When Nintendo launched the “Power Glove” in 1989, it was so bad at that time that it failed to get attracted by the gaming community and tech enthusiasts. But, now, it seems that Nintendo was almost three decades ahead than the current technology innovations, as Sony Computer Entertainment has just filed three patents on its own “Power Glove” kind of glove controller for Virtual Reality headsets.
Many of us have already tried the virtual reality demos, but we weren’t able to see our hands as well as use them as in normal life we do. Just think, how it would be if you see and feel your hands and interact with the virtual reality things with your hands? It will make a difference in the user experience of any virtual reality headsets.
The companies including Microsoft, HTC, Google, Apple and Samsung would have tried to develop a technology to achieve this goal, but it looks like Sony is ahead of all of these tech giants in refreshing Nintendo’s 3-decades old technology into the virtual reality world. Sony Computer Entertainment has filed a patent application for a virtual reality tech and called it as “glove interface object” to could help tracking of virtual reality hand accurately without holding any controller.
These three patents were originally filed by Sony on October 17, 2014, but the U.S. Patent and Trademark Office only published it on this Friday. A few months ago, Sony Computer Entertainment has unveiled its Virtual Reality Headset, then known as Project Morpheus to the general public. That means, this timing of patent application suggests that this isn’t just a random patent application to fill its catalogue.
Meanwhile, Sony PlayStation VR is already using a hand-tracking solution, which is nothing different than its 2010’s PlayStation Move controller, which was launched with its PlayStation 3 gaming console. However, the latest hand glove has far better technology to accurately track the hand movement, as well as finger movements. Unlike Sony’s handheld wands, the new glove-kind of controllers with more sensors can “identify a flex of at least one finger portion.” New controller’s contact sensors can detect when you touch a thumb to another fingertip, and one more group of sensors can measure the user’s “finger position pose.”
The patent document reads:
“The controller’s aim is to simply provide a way of touching, holding, playing, interfacing or contacting virtual objects shown on a display screen or objects associated with documents, text, images, and the like.”
The patent application, published by the US Patent and Trademark Office also shows an illuminated “trackable object” in the glove for positional tracking, similar to those Move controllers’ ability, but no need of holding it. And the document also mentions inertial sensors to detect the tilt of the wrists. Meanwhile, a pressure sensor could “quantif[y] an amount of force applied to at least a portion of the glove interface object,” to “define a level of an action… for the virtual environment.” Sony has also integrated “haptic feedback” sensors to provide the user some tactile sense and feel of the object held in hand.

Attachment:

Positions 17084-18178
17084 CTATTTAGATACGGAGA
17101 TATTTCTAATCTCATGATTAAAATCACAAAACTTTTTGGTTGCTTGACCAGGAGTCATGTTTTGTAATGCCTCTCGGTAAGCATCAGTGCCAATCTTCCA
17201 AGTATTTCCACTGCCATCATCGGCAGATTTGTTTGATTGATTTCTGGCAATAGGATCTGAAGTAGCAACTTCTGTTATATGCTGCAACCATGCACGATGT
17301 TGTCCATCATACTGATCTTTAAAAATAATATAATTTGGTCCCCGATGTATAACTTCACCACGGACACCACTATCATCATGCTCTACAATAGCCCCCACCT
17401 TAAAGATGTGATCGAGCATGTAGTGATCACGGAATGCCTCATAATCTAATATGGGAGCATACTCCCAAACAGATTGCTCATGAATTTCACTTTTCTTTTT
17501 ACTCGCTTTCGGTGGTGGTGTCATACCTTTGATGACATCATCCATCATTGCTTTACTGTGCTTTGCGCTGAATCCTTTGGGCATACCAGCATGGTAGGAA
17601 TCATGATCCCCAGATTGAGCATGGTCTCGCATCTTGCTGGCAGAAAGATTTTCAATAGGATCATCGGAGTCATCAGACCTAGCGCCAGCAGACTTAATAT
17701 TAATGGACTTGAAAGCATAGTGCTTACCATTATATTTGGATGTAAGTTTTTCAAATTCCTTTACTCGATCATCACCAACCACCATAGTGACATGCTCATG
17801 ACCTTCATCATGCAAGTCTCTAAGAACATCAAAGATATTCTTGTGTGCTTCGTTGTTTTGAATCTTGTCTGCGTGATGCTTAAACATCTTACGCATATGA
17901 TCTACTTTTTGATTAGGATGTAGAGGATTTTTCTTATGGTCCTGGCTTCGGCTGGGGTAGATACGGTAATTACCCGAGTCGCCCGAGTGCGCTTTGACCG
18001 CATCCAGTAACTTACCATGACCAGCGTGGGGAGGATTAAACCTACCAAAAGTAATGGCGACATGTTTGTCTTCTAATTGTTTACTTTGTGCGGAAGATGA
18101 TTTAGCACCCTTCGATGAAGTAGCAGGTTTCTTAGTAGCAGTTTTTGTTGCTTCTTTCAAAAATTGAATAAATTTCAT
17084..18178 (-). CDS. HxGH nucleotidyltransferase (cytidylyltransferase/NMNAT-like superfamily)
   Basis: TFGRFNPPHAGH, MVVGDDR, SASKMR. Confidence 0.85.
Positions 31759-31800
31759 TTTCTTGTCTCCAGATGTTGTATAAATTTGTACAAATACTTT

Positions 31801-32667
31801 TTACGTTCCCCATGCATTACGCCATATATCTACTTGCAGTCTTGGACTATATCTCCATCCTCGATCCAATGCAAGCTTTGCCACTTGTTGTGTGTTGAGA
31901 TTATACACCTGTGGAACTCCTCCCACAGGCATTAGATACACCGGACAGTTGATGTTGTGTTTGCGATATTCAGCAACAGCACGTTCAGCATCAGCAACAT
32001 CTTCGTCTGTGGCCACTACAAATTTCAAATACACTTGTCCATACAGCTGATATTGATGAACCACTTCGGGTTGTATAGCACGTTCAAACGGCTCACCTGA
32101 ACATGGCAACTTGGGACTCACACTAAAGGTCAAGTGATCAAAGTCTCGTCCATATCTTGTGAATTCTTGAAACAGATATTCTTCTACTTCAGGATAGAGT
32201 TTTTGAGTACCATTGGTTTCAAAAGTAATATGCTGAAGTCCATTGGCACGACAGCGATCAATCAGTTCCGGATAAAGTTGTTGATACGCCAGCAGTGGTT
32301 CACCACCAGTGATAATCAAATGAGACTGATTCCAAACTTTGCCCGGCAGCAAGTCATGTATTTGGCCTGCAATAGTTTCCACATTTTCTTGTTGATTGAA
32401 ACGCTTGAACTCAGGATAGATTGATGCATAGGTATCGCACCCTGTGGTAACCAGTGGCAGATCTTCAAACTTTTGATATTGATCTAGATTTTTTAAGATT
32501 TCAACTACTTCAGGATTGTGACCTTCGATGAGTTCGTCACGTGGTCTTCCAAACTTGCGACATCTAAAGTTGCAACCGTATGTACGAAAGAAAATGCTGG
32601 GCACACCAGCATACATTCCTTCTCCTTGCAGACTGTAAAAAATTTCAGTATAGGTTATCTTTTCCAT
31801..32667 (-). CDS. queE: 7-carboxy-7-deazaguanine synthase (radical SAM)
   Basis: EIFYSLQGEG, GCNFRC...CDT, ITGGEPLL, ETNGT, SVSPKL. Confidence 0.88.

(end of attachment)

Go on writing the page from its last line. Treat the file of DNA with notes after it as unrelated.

You may think, if Sony applied for these patents in 2014 and released the VR headsets after an year, then how could this tech is aimed at virtual reality? It could be developed for normal gaming consoles to replace its PlayStation Move controllers. For this question, here is the answer. This Power Glove-kind of tech was being designed with VR in mind, the patent document mentions “head-mounted displays” that “can provide a visually immersive experience to the user,” multiple times.
It should go without saying that a patent application isn’t the same thing as an actual product in development, and there’s no indication whether or not Sony is actually working to bring these kinds of VR gloves to the market. That said, we really hope Sony manages to finally fulfill the promise embodied in the clunky but beloved Nintendo Power Glove. That would be so bad.
The claim goes on to describe “a trackable object that is configured to be illuminated during interactivity,” “at least one inertial sensor for generating inertial sensor data”, a communications module “configured to receive haptic feedback data”, and “at least one pressure sensor configured to generate pressure sensor data”.
The claim also noted that the “virtual gloves may be worn by multiple users in a multi-user game.”
“In such an implementation, users collaborating may use their gloves to touch objects, move objects, interface with surfaces, press on objects, squeeze objects, toss objects, make gesture-actions or motions, or the like,” the claim said of this emergent tech.
It’s important to note that just because a patent has been filed, that doesn’t mean a product of this nature will actually see the light of day. There’s no telling how much a project of this magnitude would cost or how well it would work in practice. But it does suggest that Sony is at least considering this form of wearable computing we all found so inspiring back in the Fred Savage days.
Here is a documentary, which will refresh your knowledge about the original Power Glove gadget: